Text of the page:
France investigates leak of almost 500,000 medical records, including HIV and fertility status

Cybersecurity investigators in France are probing the massive leak of medical data. Illustration.
Cybersecurity investigators in France are probing the massive leak of medical data. Illustration. © Georges Gobet, AFP

French cybercrime investigators said Thursday they were investigating the leak of the medical data of nearly half a million people, including such highly confidential information as their HIV and fertility status.  


The leak of the data, believed to have been stolen by hackers, was discovered by the Zataz cybersecurity blog, which came across the document on encrypted messaging system Telegram in a group used for illicit trade in stolen databases. It was later made freely available on the web.

AFP has confirmed the existence of the leaked file, which contains 491,840 names of patients, together with their address, telephone number, email and social security number and in some cases their blood group.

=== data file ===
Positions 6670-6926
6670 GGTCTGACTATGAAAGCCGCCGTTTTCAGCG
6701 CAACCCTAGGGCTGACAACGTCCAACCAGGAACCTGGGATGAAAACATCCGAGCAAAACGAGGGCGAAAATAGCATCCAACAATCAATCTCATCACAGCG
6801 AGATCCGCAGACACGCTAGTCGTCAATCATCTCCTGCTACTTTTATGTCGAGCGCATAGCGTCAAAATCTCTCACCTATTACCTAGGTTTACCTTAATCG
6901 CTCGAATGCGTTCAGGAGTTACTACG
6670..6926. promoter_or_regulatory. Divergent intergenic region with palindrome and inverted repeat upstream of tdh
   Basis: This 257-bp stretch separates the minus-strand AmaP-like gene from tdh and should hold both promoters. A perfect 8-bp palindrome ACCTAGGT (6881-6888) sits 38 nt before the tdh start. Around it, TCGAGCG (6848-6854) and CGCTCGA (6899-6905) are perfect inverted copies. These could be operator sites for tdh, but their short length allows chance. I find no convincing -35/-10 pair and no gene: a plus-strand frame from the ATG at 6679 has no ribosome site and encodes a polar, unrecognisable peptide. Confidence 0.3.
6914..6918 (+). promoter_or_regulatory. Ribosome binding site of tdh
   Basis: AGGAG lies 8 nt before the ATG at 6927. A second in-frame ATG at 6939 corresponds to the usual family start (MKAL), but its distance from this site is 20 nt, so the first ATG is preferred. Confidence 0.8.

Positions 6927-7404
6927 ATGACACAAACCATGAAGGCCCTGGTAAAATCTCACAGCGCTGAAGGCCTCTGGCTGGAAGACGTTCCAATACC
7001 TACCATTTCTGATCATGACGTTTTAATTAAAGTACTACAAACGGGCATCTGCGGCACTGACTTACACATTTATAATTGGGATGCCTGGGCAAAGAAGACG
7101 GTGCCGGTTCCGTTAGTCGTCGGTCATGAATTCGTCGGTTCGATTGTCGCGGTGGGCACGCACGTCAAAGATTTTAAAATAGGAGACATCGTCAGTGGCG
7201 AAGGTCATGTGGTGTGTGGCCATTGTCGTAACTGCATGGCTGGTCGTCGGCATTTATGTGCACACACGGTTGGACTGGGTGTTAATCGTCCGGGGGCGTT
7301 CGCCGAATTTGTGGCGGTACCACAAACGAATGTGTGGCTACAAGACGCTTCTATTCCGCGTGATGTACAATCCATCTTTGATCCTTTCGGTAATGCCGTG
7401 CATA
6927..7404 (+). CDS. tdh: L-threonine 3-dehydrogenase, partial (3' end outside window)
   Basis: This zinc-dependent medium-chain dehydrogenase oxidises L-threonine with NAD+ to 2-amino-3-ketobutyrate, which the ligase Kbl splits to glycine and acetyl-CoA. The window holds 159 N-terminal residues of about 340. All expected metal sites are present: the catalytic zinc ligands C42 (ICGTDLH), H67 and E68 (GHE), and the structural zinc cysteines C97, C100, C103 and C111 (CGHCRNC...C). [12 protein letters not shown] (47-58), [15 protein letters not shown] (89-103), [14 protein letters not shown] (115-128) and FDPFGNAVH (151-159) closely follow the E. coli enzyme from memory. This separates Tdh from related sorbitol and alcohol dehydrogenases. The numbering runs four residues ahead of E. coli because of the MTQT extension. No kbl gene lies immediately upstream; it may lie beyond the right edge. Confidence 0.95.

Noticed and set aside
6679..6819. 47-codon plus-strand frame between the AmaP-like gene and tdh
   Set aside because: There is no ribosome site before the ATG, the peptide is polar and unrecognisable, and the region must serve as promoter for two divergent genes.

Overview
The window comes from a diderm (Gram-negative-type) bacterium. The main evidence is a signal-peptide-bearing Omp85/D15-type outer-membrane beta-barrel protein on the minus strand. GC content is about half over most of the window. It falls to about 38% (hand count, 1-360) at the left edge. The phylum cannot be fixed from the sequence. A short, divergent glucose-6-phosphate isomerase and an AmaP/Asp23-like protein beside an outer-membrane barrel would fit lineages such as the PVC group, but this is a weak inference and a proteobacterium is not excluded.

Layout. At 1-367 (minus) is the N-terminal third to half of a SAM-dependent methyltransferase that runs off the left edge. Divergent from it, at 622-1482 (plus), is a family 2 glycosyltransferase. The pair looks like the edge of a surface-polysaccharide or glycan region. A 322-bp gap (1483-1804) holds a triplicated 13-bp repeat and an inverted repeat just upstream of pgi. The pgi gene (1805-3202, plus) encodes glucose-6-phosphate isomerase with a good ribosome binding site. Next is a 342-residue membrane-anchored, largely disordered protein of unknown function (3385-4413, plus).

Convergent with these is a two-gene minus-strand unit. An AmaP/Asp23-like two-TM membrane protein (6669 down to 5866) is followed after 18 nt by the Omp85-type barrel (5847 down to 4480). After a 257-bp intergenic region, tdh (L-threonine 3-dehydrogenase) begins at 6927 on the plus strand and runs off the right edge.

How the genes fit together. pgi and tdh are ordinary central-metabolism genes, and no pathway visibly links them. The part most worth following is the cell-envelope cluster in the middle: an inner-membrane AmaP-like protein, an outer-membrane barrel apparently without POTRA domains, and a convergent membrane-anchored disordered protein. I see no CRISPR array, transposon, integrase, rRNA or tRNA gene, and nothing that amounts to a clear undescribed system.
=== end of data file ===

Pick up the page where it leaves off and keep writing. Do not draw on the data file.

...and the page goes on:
The file also contains highly confidential information about some of the patients' health, including pregnancies or fertility problems, underlying conditions such as HIV, and medication prescribed.

The Paris prosecutor's office in charge of probing cybercrime told AFP it had opened an investigation into the leak on Wednesday.

The investigation on "the fraudulent access to, and maintenance of an automated data processing system" as well as the "fraudulent extraction, holding and sharing" of the data, the prosecutors said.

Liberation newspaper reported that the file was based on data from tests conducted between 2015 and October 2020 in around 30 clinic laboratories, mostly situated in northwest France.

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The Zataz journalist, who revealed the leak, claimed that the file had been made public after hackers fell out over the terms of the sale of the document.

Hospitals, laboratories and medical websites are a growing target of cyberattacks.

President Emmanuel Macron earlier this month announced a 1-billion-euro ($1.2 billion) programme to combat cybercrime, including in the medical sector.


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